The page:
So what will the Spring CEL A392 students do?  The spring class will continue to work with the Task Force as a "community partner" and develop a survey of the 82 faculty who are designated as having taught a community-engaged course in 2012-13.  The survey will be short and designed to determine the number of hours that students devote to community engagement, the outcomes for students and community partners, and the type of work that students do while engaged in the community.

Malm, E., Rademacher, N., Dunbar, D., Harris, M., McLaughlin, E., U Nielsen, C. (2013).  Cultivating community-engaged faculty: The institution's role in individual journeys. Journal of Community Engagement and Higher education, 5, 1, pp. 24-35. 

Monday, September 16, 2013

Civic Engagement and Local Food

This is a guest post by Kyla Byers, AmeriCorps VISTA with the Food Policy Council and the Alaska State Division of Agriculture.  Kyla is a 2011 graduate of UAA. 



    I started at UAA in 2003 with only the vague idea that I was interested in “environmental issues.” I remained undeclared for 5 years, taking GERs and other courses that interested me. It wasn’t until my two study abroad trips, where I was exposed to new ways of thinking and living, that I developed an interest in sustainable agriculture. When I returned to UAA, I enrolled in the fledgling Environment and Society major. It appealed to me because it focused on both natural sciences and social sciences. It ultimately looked at how humans interact with their environment—including how we grow, distribute and consume food. The more I became involved in food issues, the more I became interested in local food as a means, not only for environmental stewardship, but also for improving food security and nutrition.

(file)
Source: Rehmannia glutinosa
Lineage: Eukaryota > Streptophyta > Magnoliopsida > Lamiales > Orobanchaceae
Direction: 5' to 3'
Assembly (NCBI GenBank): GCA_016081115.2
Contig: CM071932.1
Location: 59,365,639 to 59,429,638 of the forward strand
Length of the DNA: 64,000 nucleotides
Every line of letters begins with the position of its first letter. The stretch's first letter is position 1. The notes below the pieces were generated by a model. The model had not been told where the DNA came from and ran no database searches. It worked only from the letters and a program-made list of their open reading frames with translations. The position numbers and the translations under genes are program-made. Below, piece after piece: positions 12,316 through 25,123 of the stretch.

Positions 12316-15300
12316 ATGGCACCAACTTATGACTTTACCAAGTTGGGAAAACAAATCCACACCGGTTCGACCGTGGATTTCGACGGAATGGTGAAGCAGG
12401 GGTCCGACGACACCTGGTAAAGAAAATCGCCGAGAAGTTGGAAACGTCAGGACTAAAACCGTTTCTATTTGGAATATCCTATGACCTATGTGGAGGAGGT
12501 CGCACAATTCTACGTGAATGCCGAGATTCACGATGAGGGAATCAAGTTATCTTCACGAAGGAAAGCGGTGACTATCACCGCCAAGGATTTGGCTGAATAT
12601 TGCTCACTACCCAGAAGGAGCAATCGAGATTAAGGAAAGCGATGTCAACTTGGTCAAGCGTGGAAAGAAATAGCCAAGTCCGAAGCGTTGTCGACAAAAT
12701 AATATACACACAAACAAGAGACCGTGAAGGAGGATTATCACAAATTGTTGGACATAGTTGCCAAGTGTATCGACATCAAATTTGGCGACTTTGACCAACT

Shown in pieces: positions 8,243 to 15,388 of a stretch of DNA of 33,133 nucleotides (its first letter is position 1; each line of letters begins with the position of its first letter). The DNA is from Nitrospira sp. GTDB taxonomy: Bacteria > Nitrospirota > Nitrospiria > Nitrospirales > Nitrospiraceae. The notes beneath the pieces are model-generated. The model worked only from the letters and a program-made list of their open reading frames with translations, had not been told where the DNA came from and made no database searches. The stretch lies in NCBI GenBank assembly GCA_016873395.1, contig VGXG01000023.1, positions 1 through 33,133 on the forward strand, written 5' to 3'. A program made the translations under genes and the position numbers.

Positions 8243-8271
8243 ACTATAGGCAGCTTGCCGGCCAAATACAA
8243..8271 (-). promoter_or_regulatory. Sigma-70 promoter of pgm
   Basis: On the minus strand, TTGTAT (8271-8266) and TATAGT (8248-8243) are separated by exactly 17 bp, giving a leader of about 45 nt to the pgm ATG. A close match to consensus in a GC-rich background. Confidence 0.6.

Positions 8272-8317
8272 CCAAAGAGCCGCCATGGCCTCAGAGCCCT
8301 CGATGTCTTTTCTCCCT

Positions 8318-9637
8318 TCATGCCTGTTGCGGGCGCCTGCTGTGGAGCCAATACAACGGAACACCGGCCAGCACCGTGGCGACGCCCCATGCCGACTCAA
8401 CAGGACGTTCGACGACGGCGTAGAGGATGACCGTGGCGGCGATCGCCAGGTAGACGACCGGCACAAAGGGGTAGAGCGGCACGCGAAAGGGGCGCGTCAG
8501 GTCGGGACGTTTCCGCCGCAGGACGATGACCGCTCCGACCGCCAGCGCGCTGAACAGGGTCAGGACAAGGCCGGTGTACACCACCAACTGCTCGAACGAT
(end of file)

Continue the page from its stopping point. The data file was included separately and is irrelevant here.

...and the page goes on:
A few civic engagement courses were requirements of my major and piqued my interest in pursuing the Certificate in Civic Engagement as well. Those courses helped me realize that I could be more effective in the work I wanted to do if I became a more engaged member of society. I soon discovered the reward and the sense of purpose gained from actively working in cooperation with others to directly and positively affect my community.

    After graduating, I was lucky enough to find an AmeriCorps VISTA opportunity that exactly matched my interests. Working with the Food Policy Council and the Division of Agriculture, I coordinate the Farmers Market Quest Program which sets markets up to accept SNAP benefits (aka food stamps). As a VISTA, it is my purpose to address issues faced by low-income communities. My work not only helps improve wellness among low-income Alaskans, but supports local farmers who are key to our state’s food security. Because of this position, I have become more ingrained in Alaska’s local food community and had extensive networking and learning opportunities working with people from state government, non-profits and food pantries to farmers, market managers and those on food assistance. I credit my CEL courses with garnering interest in this type of work and see my VISTA position as a huge stepping stone towards a meaningful career advocating for local, nutritious foods.